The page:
Tim Dean: “Stumped: The Pornography of Disability”
Guest Writer: Claire Barber

Tuesday, November 20, 2012

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[On November 12, 2012 the Unit for Criticism hosted Tim Dean (Buffalo). His lecture "Stumped: The Pornography of Disability," is written about by guest writer and unit affiliate Claire Barber (English). This is the second of two posts on the Tim Dean lecture]

Disabled Sexualities: Those Who Shouldn’t Have Sex and Why

Claire Barber (English)

The flyer for “Stumped: The Pornography of Disability” warned that presenter Tim Dean would show a clip of pornography; yet, some audience members were obviously unprepared for this footage as they walked out before he completed the talk. Based on the title, they must have known that Dean would speak about pornography, but some element of this particular pornography was too much for them. In the presentation, Dean provided several explanations for similarly averse responses to representations of sex among disabled individuals. In this post, I reflect on these propositions and draw out their implications.

First, I applaud Dean for treating a topic that is too infrequently discussed: the sexuality of disabled individuals. As a scholar of disability studies, I have been disturbed by the ways in which what Rosemarie Garland-Thomson calls “normates” treat sex among disabled individuals. Whether we’re talking about the amputee and his partner in the video that Dean showed; a sexual relationship between two mentally challenged individuals, as in The Other Sister (1999); or a boy with an autism spectrum disorder discretely masturbating in a semi-public location, as described by Tito Mukhopadhyay, many able-bodied individuals read these as events that shouldn’t happen. And if they do, they must remain hidden from able-bodied individuals or risk public censure.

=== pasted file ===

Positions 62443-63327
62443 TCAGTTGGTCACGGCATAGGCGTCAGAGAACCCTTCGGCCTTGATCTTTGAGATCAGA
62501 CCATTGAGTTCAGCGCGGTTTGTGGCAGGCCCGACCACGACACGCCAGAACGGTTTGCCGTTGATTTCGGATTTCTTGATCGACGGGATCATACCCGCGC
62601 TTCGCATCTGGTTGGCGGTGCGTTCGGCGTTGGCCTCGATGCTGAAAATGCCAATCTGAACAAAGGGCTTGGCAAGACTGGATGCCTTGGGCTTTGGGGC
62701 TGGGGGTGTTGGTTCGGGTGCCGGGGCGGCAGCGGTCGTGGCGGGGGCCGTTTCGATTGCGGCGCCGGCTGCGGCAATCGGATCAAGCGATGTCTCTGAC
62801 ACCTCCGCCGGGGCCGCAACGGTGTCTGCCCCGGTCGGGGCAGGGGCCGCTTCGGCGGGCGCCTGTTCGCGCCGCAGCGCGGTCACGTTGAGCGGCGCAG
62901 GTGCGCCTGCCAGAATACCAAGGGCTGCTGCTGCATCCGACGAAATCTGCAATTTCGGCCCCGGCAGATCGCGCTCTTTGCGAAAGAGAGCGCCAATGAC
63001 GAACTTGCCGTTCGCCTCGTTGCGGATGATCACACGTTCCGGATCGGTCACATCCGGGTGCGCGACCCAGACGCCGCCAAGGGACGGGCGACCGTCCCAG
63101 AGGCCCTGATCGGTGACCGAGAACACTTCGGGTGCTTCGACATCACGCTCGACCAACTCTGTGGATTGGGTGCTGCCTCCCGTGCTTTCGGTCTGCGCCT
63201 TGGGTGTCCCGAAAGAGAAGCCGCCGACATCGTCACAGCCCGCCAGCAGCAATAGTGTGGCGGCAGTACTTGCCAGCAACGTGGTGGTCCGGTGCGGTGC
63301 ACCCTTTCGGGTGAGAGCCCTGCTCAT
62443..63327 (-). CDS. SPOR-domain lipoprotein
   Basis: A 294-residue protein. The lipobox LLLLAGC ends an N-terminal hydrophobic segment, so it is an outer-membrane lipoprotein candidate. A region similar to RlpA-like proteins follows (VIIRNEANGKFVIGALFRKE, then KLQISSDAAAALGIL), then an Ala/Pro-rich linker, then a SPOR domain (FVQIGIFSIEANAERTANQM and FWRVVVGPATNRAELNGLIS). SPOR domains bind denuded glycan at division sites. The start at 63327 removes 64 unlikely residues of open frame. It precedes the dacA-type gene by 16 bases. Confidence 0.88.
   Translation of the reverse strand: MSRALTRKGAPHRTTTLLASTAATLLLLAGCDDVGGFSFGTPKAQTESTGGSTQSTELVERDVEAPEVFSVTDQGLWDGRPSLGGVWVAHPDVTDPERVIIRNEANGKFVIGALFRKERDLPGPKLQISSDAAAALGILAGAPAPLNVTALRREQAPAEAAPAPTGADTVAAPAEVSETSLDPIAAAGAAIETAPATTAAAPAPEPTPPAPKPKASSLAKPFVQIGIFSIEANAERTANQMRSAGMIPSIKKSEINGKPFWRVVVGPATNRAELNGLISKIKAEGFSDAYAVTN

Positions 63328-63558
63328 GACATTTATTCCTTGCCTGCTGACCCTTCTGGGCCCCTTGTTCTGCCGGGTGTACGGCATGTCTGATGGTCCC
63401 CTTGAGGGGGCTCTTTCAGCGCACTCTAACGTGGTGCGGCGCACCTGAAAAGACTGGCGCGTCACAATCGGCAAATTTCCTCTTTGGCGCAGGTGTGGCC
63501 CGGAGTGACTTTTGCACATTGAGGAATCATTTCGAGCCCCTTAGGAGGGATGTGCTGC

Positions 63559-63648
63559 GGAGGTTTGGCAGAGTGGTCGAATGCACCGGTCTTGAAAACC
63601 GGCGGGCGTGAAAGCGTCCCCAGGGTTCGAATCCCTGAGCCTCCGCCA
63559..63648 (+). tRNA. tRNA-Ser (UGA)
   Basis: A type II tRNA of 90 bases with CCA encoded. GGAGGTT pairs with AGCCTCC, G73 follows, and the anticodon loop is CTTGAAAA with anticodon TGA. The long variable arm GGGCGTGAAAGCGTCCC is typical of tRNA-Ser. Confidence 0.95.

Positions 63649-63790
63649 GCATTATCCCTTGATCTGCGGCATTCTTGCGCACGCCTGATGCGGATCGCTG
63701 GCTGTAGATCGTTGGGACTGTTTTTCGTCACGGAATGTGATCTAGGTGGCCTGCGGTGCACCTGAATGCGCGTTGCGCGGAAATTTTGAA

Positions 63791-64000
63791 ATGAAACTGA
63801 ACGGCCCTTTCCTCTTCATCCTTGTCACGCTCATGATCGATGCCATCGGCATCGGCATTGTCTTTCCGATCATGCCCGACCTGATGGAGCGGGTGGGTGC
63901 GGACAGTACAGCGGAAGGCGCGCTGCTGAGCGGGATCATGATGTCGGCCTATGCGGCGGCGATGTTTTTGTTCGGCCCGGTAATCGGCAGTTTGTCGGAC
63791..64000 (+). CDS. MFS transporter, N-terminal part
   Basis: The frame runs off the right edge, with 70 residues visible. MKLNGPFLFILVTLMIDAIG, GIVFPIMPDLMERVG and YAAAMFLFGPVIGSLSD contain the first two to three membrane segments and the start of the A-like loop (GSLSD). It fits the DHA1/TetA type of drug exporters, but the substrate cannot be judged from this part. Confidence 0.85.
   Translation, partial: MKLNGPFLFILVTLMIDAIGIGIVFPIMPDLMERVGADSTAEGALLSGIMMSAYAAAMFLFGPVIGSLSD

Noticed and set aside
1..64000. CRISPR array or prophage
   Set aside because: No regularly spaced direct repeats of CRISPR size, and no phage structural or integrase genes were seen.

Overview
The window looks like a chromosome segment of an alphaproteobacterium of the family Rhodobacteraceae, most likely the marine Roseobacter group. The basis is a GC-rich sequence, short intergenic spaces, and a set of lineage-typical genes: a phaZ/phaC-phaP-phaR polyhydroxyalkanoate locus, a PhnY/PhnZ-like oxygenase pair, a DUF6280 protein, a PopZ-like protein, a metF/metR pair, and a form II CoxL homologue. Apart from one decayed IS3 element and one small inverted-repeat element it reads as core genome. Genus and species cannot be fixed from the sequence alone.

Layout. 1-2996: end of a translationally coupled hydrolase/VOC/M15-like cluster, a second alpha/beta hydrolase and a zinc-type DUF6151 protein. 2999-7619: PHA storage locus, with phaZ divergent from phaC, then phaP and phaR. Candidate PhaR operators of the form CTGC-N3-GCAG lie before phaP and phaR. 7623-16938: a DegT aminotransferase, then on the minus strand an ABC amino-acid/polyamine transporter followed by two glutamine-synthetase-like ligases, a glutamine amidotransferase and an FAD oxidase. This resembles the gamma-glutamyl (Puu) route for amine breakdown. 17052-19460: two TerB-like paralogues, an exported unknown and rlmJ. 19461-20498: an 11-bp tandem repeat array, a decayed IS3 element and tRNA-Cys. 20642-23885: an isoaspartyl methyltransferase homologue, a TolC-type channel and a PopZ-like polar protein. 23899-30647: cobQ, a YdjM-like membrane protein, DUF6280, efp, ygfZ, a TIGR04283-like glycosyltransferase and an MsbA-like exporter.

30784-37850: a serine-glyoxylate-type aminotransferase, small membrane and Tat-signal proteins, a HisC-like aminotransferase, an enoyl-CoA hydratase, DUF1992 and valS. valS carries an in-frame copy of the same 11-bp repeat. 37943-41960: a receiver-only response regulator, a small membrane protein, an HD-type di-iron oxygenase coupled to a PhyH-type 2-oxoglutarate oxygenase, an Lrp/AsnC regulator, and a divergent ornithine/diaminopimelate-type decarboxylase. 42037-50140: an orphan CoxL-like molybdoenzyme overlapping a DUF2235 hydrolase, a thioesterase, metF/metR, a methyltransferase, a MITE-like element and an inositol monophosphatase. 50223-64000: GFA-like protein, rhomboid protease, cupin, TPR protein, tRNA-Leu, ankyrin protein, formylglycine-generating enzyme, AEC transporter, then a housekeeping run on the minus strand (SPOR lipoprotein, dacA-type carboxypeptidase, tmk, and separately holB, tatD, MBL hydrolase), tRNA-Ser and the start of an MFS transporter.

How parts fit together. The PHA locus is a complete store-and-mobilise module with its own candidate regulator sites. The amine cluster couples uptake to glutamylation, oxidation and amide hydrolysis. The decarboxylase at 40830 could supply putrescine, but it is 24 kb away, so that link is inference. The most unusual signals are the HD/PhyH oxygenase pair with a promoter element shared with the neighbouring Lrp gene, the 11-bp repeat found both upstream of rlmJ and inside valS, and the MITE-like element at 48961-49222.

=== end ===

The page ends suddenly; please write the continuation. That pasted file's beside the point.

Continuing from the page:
From film The Other Sister

As in Dean’s study of the bareback subculture, this presentation drew attention to one possible motivation for disabled individuals who create pornography: “to make certain forms of intimacy visible.” By recording and publicizing non-normative sexual acts—what Dean called “stumping”—the individuals in the video he screened push normates to grapple with the uncomfortable reactions that they have to such scenes. These reactions include disgust, the feeling to which Dean paid the most attention. Many able-bodied individuals confronted with “abnormal” bodies and acts judge them as being in bad taste, so to speak; therefore, they attempt to regulate such expressions of sexuality rather than investigating the cause for their reactions.